Penguin Books, Paperback, 9780143104841, 295pp.
Publication Date: January 1, 2007
For more than seventy years, Penguin has been the leading publisher of classic literature in the English-speaking world. With more than 1,700 titles, Penguin Classics represents a global bookshelf of the best works throughout history and across genres and disciplines. Readers trust the series to provide authoritative texts enhanced by introductions and notes by distinguished scholars and contemporary authors, as well as up-to-date translations by award-winning translators.
Pierre Souvestre (1 June 1874 - 26 February 1914) was a French lawyer, journalist, writer and organizer of motor races. He is mostly remembered today for his co-creation with Marcel Allain of the fictional arch-villain and master criminal Fantomas. He was born in Plomelin, a commune in Finistere, Brittany. In 1909, already a well-known figure in literary circles, Souvestre collaborated with his assistant Allain on their first novel, Le Rour. Investigating Magistrate Germain Fuselier, later to become a recurring character in the Fantomas series, appears in the novel. Then, in February 1911, Allain and Souvestre embarked upon the Fantomas book series at the request of publisher Artheme Fayard, who wanted to create a new monthly pulp magazine. The success was immediate and lasting. Souvestre died of a congestion of the lungs. After his death, Allain continued the Fantomas saga alone.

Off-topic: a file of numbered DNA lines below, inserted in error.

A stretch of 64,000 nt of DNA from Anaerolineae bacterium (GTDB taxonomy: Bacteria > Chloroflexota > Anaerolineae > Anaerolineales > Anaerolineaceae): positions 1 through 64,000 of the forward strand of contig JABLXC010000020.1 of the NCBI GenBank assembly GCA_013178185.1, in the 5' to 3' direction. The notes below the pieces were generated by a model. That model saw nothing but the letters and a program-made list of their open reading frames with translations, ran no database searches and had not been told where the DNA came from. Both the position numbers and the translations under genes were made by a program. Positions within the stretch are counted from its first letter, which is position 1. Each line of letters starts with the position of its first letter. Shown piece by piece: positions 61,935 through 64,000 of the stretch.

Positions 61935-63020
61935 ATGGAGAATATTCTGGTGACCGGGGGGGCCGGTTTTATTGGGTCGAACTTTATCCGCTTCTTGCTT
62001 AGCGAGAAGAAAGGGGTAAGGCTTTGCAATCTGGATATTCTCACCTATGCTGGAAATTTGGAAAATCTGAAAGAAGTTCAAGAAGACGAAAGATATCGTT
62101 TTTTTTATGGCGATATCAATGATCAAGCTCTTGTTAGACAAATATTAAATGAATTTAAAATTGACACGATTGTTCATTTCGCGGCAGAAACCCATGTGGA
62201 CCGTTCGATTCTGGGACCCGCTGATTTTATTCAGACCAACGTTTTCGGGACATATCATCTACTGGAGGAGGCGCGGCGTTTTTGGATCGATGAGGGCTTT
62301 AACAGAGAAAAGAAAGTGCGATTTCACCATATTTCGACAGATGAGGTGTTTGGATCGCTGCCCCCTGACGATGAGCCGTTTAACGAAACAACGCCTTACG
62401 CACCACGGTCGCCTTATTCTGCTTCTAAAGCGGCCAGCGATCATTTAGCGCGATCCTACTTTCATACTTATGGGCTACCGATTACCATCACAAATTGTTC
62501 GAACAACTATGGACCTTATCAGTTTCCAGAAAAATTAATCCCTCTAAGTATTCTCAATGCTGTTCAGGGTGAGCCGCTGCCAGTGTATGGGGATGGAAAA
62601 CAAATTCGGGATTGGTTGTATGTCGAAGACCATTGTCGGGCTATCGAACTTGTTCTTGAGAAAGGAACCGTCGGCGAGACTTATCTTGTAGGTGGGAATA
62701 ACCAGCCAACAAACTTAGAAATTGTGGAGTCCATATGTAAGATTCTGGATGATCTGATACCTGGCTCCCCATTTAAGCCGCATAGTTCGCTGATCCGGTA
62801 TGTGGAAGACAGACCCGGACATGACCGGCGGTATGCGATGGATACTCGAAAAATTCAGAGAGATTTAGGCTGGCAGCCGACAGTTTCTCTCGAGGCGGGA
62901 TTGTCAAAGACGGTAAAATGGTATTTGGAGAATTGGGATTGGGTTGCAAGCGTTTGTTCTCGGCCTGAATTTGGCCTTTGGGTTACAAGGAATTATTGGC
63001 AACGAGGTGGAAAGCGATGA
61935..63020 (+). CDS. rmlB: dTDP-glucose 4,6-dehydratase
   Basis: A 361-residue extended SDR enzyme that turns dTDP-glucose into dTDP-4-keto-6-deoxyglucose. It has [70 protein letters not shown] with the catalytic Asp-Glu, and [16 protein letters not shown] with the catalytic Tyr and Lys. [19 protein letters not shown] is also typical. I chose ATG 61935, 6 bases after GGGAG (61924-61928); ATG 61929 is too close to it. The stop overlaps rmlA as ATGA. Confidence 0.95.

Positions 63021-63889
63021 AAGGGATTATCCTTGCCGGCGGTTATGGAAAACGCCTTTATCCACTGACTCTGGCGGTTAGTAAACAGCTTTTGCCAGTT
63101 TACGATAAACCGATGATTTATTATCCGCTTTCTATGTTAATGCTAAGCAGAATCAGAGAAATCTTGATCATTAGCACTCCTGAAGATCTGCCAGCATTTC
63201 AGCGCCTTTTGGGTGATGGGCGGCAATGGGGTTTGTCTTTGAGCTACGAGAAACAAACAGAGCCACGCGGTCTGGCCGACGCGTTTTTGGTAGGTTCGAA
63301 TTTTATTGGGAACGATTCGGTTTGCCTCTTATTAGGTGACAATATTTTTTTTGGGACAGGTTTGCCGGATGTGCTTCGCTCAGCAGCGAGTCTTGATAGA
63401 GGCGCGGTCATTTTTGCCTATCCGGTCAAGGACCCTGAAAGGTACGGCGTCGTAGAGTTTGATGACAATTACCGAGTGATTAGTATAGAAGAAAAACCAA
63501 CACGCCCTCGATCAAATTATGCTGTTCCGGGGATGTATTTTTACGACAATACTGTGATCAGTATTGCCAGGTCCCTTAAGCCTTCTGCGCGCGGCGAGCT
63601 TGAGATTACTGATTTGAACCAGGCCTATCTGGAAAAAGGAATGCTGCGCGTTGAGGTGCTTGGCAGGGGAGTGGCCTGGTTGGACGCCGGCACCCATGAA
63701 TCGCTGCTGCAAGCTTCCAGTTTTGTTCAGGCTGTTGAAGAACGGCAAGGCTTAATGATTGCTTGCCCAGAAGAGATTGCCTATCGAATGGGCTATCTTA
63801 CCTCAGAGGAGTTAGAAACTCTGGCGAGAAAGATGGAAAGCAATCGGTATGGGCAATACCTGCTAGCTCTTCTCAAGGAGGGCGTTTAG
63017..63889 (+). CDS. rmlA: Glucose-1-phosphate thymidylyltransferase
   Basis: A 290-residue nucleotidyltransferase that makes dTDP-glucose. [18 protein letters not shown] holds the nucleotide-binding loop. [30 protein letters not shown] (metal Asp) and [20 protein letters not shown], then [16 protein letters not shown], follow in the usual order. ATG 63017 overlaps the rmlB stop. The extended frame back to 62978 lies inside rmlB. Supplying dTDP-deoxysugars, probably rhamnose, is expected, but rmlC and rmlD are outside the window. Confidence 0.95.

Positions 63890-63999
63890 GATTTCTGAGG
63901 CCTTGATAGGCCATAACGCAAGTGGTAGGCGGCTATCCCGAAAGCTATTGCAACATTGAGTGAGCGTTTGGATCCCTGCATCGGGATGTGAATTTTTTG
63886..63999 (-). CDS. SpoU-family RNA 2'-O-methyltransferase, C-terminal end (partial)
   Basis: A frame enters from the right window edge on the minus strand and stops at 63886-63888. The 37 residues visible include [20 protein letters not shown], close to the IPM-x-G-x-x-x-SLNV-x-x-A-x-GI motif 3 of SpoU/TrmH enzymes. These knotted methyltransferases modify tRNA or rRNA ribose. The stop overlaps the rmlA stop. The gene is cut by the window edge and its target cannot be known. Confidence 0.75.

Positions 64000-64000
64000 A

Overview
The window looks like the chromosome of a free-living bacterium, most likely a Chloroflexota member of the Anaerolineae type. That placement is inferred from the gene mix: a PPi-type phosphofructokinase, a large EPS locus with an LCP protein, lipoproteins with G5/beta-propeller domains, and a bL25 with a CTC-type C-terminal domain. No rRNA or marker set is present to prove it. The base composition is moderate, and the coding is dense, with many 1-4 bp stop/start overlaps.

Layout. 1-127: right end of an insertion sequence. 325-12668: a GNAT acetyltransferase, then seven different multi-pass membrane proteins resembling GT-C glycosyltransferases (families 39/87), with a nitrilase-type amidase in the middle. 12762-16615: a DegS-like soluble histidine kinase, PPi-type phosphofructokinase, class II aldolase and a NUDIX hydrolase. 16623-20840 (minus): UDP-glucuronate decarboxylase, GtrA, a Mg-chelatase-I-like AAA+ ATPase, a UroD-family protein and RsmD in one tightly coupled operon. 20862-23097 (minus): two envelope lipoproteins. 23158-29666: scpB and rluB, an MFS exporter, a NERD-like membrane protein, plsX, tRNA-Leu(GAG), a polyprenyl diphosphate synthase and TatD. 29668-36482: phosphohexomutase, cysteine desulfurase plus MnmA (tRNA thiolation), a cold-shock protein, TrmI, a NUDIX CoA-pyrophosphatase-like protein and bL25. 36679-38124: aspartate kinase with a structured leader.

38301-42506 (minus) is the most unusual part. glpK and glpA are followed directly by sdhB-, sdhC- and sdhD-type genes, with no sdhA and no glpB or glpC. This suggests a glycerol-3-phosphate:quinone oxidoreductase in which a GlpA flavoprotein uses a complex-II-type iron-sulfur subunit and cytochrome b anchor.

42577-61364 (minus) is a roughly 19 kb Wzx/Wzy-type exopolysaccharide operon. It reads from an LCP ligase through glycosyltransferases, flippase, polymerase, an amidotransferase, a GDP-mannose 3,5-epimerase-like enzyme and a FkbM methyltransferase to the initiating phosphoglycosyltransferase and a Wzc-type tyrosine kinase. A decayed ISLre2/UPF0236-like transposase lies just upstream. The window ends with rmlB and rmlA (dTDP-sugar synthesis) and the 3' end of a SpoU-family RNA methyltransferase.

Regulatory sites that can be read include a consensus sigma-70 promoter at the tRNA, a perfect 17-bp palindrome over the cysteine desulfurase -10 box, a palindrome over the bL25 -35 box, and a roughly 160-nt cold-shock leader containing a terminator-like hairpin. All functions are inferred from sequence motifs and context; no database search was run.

Pulitzer Prize winning poet John Ashbery has translated many French writers, including Alfred Jarry, Pierre Reverdy, and Raymond Roussel. In 2011 he was awarded the National Book Foundation s Lifetime Achievement Award.
[Fantomas is] like going on a roller coaster: you know what to expect but you scream, with fear and pleasure, anyway. . . . They dont writeem like that anymore. (Michael Dirda)
Fantomas is still scary (The Washington Post Book World)